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Repair and troubleshooting guides for air conditioning units used in houses, offices, and cars.

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Why is my plug overheating>?

Hi everyone,

I just bought a second hand window A/C unit. (Bad move, I know...) Its working well, but the plug is getting very hot. When I take it out of the socket, the prongs are hot enough to burn me. The strange thing is that the wire itself doesn't feel hot, only the plug. When I used an extension cord the whole extension cord heated up.

I tried 2 different sockets on 2 different circuits and got the same results. The A/C is 12 amp, on a 16 amp breaker.

Anyone have an idea what the problem could be, and can it be fixed?

Thanks very much!

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Thanks for that.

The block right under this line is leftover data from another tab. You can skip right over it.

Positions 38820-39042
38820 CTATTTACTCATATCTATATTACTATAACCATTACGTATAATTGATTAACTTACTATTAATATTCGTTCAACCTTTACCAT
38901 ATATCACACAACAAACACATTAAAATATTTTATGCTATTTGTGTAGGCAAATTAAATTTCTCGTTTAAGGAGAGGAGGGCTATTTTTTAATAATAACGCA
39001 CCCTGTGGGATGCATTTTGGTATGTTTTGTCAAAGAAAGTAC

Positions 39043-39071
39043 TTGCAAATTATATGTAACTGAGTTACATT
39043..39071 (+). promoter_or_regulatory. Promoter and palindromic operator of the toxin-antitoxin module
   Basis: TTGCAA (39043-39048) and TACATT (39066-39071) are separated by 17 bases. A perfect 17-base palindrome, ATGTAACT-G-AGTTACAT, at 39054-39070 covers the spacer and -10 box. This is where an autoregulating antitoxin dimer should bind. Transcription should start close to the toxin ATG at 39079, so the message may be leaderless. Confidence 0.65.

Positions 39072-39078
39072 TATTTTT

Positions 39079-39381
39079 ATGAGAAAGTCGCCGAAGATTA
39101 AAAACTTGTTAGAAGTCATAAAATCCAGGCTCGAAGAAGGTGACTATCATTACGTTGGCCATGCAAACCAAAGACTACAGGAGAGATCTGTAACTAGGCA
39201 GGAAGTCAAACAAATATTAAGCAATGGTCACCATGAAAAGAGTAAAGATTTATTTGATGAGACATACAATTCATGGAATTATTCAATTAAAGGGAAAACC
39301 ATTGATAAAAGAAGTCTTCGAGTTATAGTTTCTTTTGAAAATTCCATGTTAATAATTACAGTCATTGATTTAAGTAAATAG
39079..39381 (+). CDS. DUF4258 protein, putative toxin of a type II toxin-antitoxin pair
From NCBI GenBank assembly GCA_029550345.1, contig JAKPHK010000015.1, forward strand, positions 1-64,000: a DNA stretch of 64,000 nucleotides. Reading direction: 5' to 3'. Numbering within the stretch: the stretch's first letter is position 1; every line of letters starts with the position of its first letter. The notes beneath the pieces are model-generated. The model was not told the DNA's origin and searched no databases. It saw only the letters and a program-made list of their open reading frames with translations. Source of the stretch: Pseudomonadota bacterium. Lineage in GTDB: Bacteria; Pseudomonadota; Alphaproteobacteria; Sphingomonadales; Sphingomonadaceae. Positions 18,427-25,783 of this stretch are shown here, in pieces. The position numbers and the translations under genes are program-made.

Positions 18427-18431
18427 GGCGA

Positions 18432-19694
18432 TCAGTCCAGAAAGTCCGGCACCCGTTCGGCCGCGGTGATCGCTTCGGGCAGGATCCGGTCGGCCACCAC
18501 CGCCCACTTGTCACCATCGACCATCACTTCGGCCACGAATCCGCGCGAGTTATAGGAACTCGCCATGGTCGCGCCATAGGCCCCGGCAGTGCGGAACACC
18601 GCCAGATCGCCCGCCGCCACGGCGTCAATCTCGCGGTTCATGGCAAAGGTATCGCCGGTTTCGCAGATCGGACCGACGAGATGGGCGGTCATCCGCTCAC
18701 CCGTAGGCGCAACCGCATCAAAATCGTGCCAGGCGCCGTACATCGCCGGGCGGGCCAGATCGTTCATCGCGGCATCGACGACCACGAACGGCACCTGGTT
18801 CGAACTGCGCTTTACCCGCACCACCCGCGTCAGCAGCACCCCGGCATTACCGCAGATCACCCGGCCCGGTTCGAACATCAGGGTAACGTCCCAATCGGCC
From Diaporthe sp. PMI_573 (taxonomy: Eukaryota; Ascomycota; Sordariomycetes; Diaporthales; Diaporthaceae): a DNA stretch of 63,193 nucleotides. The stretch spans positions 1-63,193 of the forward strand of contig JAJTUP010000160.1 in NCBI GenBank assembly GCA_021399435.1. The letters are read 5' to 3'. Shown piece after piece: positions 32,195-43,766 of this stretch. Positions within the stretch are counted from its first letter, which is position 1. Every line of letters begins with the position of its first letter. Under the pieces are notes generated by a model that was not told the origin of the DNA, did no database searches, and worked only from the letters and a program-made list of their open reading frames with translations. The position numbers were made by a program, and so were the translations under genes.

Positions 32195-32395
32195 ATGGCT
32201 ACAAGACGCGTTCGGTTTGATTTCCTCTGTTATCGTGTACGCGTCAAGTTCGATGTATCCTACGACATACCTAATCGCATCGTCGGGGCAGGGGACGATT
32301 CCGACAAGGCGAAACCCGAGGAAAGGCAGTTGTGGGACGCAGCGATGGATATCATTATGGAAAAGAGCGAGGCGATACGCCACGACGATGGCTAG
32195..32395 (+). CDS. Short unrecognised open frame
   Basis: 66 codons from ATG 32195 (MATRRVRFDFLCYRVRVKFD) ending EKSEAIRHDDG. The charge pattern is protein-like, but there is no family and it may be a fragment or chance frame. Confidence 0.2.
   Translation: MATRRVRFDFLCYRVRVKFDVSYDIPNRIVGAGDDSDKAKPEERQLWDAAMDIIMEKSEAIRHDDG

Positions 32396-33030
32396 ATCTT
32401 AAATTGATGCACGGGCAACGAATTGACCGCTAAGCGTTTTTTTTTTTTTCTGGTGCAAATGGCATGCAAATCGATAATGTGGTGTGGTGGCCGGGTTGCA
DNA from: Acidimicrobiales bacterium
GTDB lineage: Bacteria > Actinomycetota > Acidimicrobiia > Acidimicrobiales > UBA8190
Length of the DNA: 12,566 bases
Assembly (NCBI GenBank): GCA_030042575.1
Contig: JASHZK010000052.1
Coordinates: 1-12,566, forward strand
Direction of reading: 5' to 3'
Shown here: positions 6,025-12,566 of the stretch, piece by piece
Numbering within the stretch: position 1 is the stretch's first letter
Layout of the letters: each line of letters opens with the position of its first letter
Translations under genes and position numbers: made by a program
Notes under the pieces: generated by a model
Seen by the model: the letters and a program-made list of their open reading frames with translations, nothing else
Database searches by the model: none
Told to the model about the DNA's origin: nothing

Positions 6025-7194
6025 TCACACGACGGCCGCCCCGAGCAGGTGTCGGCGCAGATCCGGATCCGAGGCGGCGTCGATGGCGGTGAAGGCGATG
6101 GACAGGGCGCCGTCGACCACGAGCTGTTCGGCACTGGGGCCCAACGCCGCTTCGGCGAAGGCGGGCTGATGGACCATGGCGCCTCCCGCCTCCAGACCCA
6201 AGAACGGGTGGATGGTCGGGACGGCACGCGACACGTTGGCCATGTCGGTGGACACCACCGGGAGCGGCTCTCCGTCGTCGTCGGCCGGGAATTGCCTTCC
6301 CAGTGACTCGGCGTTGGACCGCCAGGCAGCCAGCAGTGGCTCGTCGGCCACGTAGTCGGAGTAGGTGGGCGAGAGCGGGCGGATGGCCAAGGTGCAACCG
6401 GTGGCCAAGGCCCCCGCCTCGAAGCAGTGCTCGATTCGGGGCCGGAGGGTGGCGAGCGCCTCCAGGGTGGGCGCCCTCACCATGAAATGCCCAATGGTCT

I forgot to mention that I tried changing the plug and that didn't help. I tried it on 2 sockets which work on 2 circuit breakers, so its unlikely thats the problem. I used 2 extension cords, one of them brand new with a capacity of 16 amps (for a 12 amp unit). Besides the plug heats up even when I'm not using tan extension cord at all. I'm trying to work out what on earth could the problem be??


Has to be the a/c unit drawing way too much power. The stuff that's not heating up may be rated higher than necessary, high enough to handle the additional load. I would get the a/c checked before continuing to use it.

I suspect you bought a defective a/c.


What would cause an A/C to draw more power than its meant too?